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Since Israel’s founding in 1948, successive U.S. Presidents and many Members of Congress have demonstrated a commitment to Israel’s security and to maintaining close U.S.-Israel defense, diplomatic, and economic cooperation. U.S. and Israeli leaders have developed close relations based on common perceptions of shared democratic values and religious affinities. U.S. policy makers often seek to determine how events and U.S. policy choices in the Middle East may affect Israel’s security, and Congress provides active oversight of executive branch dealings with Israel and other actors in the region. Some Members of Congress and some analysts criticize what they perceive as U.S. support for Israel without sufficient scrutiny of its actions or their implications for U.S. interests. Israel is a leading recipient of U.S. foreign aid and is a frequent purchaser of major U.S. weapons systems. The United States and Israel maintain close security cooperation— predicated on a U.S. commitment and legal requirement to maintain Israel’s “qualitative military edge” over other countries in its region. The two countries signed a free trade agreement in 1985, and the United States is Israel’s largest trading partner. For more information, see CRS Report RL33222, U.S. Foreign Aid to Israel, by Jeremy M. Sharp.

Israel has many regional security concerns. By criticizing the international interim agreement on Iran’s nuclear program that went into effect in January 2014, Prime Minister Binyamin Netanyahu may seek to give Israel a voice in an ongoing negotiating process in which it does not directly participate. In addition to concerns over Iran, Israel’s perceptions of security around its borders have changed since early 2011 as several surrounding Arab countries—including Egypt and Syria—have experienced political upheaval. Israel has shown particular concern about threats from Hezbollah and other non-state groups in ungoverned or minimally governed areas in Syria, Lebanon, and Egypt’s Sinai Peninsula, as well as from Hamas and other Palestinian militants in the Gaza Strip.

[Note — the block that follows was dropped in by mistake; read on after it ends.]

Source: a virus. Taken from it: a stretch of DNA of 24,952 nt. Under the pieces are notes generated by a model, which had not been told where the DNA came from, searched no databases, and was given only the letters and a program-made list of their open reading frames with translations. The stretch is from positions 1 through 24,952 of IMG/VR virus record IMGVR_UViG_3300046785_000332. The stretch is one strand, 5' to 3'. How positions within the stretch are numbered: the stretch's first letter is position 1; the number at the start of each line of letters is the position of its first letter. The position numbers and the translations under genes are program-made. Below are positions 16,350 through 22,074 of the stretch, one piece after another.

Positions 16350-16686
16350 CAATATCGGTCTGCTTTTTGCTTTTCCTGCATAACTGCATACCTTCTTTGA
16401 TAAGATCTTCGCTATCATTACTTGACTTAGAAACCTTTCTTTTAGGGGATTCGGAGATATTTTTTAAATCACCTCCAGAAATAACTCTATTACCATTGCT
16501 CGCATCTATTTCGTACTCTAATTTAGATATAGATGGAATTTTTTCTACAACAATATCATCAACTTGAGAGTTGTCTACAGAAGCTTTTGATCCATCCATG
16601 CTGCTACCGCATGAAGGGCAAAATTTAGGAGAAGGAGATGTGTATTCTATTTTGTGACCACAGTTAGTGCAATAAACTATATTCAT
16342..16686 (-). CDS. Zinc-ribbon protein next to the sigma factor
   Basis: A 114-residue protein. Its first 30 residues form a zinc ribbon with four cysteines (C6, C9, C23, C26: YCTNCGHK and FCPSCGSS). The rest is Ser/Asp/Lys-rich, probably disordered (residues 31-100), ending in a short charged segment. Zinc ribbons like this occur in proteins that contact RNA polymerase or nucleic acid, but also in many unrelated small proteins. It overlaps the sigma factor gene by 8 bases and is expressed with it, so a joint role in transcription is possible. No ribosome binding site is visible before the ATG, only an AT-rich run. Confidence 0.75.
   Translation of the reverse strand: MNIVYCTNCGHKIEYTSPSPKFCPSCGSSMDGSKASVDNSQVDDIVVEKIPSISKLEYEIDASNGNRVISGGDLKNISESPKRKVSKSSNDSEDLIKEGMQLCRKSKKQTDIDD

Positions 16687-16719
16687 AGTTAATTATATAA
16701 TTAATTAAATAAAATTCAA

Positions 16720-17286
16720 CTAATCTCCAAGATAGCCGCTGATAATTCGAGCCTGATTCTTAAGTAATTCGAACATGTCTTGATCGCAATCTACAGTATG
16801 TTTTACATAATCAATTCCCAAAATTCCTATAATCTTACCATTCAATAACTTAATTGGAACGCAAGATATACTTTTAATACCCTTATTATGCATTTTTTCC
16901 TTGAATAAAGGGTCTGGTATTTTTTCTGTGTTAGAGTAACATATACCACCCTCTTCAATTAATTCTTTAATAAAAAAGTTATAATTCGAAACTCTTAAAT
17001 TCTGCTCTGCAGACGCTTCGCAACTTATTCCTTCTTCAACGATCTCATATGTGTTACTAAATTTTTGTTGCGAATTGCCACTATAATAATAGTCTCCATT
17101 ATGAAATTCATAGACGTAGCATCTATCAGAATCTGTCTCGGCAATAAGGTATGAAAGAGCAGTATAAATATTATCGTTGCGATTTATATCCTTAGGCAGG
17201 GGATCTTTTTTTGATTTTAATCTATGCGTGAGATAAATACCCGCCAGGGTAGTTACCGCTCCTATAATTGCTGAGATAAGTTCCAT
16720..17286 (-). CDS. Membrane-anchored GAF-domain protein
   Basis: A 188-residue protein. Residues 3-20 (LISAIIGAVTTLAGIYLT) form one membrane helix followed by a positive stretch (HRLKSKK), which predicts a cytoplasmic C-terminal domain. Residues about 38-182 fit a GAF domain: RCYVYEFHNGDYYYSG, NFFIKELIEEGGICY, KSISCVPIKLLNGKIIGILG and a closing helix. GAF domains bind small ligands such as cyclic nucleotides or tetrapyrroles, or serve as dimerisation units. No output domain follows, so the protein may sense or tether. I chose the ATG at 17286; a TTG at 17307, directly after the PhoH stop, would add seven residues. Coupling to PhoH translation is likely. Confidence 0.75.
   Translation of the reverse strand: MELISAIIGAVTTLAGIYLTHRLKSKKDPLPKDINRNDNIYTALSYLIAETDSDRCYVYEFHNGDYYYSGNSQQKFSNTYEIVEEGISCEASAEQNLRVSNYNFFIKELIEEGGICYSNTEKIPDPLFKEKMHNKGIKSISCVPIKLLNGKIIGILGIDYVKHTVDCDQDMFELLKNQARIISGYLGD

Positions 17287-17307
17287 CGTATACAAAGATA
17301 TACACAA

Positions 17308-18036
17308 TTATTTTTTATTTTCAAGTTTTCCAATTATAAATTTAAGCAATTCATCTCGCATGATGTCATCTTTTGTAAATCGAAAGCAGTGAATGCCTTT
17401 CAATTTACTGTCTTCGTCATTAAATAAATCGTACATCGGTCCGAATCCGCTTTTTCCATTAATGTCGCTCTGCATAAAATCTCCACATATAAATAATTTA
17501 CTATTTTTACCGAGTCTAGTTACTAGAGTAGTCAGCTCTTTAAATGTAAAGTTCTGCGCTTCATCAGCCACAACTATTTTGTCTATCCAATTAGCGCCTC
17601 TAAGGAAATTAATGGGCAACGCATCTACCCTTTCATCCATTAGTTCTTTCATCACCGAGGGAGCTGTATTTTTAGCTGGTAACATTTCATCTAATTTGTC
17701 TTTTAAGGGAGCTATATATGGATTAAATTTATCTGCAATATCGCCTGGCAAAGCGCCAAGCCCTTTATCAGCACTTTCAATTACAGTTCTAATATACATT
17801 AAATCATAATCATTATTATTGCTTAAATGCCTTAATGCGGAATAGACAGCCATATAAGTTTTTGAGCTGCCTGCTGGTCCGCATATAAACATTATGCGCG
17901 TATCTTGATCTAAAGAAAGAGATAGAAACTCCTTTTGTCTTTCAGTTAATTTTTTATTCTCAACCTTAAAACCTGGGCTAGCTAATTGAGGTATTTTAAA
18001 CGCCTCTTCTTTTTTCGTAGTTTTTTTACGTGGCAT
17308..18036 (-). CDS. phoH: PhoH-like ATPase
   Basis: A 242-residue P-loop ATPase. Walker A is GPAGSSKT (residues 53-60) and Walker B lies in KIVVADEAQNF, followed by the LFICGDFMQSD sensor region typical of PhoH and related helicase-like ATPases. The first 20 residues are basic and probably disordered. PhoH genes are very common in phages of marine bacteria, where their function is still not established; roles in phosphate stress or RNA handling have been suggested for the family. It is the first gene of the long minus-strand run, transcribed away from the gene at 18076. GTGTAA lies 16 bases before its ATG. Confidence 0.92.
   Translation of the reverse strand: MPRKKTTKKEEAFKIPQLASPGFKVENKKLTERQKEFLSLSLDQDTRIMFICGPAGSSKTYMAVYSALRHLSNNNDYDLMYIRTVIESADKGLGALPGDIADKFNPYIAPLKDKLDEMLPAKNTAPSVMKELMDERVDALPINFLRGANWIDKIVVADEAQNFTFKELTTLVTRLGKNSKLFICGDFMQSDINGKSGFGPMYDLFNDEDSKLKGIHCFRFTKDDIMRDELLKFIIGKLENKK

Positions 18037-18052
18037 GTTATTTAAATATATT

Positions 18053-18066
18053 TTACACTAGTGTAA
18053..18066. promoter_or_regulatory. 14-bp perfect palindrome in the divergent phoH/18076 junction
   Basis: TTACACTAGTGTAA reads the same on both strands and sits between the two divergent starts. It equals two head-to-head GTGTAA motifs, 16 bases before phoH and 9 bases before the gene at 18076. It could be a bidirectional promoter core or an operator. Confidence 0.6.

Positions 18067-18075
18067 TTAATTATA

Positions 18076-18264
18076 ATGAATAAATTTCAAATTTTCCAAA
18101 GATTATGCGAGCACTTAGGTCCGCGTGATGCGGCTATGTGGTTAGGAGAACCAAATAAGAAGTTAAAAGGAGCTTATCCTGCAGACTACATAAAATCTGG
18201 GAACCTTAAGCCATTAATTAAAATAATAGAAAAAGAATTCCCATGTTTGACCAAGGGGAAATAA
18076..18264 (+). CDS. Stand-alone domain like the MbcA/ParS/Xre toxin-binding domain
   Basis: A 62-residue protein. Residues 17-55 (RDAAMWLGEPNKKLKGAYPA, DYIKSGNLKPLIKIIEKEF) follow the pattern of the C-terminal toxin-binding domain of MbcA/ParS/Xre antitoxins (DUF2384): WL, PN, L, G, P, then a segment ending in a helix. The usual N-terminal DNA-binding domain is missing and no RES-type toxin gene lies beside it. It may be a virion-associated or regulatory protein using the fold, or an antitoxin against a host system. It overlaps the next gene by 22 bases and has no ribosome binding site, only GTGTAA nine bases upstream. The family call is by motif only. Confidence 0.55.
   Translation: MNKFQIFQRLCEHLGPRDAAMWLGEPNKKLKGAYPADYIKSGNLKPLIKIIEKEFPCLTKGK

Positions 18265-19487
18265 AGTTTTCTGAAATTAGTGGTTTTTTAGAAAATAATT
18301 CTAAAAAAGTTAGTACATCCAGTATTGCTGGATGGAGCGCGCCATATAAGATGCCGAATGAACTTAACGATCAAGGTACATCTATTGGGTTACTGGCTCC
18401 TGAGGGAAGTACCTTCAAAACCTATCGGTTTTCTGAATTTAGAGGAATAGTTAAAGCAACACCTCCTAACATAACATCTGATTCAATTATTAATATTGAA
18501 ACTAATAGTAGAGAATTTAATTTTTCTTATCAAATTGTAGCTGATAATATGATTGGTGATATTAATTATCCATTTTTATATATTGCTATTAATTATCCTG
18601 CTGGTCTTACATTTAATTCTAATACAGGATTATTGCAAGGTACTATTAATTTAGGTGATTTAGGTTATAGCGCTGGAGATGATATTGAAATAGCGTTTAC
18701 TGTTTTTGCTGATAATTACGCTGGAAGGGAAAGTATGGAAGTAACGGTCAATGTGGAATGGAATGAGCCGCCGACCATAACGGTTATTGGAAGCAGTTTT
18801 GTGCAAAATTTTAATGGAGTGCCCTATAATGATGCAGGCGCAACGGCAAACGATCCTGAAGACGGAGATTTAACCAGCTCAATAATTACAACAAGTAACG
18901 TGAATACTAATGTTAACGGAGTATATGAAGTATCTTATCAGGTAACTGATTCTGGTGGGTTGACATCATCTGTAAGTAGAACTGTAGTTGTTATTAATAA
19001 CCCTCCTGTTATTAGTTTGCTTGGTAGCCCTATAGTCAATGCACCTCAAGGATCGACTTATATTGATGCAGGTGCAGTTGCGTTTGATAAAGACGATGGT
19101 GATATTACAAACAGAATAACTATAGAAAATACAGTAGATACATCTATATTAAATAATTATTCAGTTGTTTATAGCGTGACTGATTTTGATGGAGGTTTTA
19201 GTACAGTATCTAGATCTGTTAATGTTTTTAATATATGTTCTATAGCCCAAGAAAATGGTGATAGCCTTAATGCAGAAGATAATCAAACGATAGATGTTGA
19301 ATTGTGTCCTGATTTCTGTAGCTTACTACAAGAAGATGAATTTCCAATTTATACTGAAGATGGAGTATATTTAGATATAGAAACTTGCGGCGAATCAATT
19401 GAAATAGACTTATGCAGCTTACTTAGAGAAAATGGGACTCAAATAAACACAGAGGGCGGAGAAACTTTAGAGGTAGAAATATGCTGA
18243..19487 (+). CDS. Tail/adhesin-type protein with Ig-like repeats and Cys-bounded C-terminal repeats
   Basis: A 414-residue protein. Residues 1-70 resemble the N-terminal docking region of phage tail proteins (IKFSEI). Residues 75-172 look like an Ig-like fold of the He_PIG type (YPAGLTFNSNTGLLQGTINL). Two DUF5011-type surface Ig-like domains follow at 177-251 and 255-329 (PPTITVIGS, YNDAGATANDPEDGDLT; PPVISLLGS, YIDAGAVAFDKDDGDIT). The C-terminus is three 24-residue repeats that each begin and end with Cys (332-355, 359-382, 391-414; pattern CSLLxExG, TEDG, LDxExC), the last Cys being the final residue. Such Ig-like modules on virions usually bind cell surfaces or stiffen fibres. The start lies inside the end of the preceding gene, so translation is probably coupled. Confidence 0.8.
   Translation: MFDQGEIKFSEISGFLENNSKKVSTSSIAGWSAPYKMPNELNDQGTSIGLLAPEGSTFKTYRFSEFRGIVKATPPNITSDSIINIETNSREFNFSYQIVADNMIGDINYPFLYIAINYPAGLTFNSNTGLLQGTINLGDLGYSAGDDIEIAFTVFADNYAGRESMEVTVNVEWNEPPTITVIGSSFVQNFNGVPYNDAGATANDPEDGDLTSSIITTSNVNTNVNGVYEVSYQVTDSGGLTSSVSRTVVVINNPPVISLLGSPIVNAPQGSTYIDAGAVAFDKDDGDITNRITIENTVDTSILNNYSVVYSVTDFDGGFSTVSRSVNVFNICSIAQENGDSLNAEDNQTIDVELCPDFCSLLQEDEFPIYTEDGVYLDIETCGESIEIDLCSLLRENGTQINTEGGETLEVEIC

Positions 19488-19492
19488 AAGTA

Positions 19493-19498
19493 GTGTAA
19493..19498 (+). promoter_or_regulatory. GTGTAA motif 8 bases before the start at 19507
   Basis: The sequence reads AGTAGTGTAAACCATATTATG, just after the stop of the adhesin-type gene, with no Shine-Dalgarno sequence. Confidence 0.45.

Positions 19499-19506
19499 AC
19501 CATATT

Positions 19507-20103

Israel’s political impasse with the Palestinians on core issues continues, though direct Israeli- Palestinian talks resumed in the summer of 2013, and the United States may present a framework document to the parties in early 2014 seeking to establish parameters for the negotiation of several core issues. Since the end of the 1967 Arab-Israeli War, Israel has militarily occupied and administered the West Bank, with the Palestinian Authority exercising limited self-rule in some areas since 1995. Israeli settlement of that area, facilitated by successive Israeli governments, has resulted in a population of approximately 500,000 Israelis living in residential neighborhoods or settlements in the West Bank and East Jerusalem. These settlements are of disputed legality under international law. Israel considers all of Jerusalem to be the “eternal, undivided capital of Israel,” but Palestinians claim a capital in East Jerusalem and some international actors advocate special political classification for the city or specific Muslim and Christian holy sites. Although Israel withdrew its permanent military presence and its settlers from the Gaza Strip in 2005, it still controls most access points and legal commerce to and from the territory.

Despite its unstable regional environment, Israel has developed a robust diversified economy and a vibrant democracy. Recent discoveries and exploitation of offshore natural gas raise the prospect of a more energy-independent future, while economic debates focus largely on cost-of- living and income and labor distribution issues. Israel’s demographic profile has evolved in a way that appears to be affecting its political orientation, with various leaders vying for the public’s support by interweaving ideology with ethnic, religious, socioeconomic, and national security considerations.

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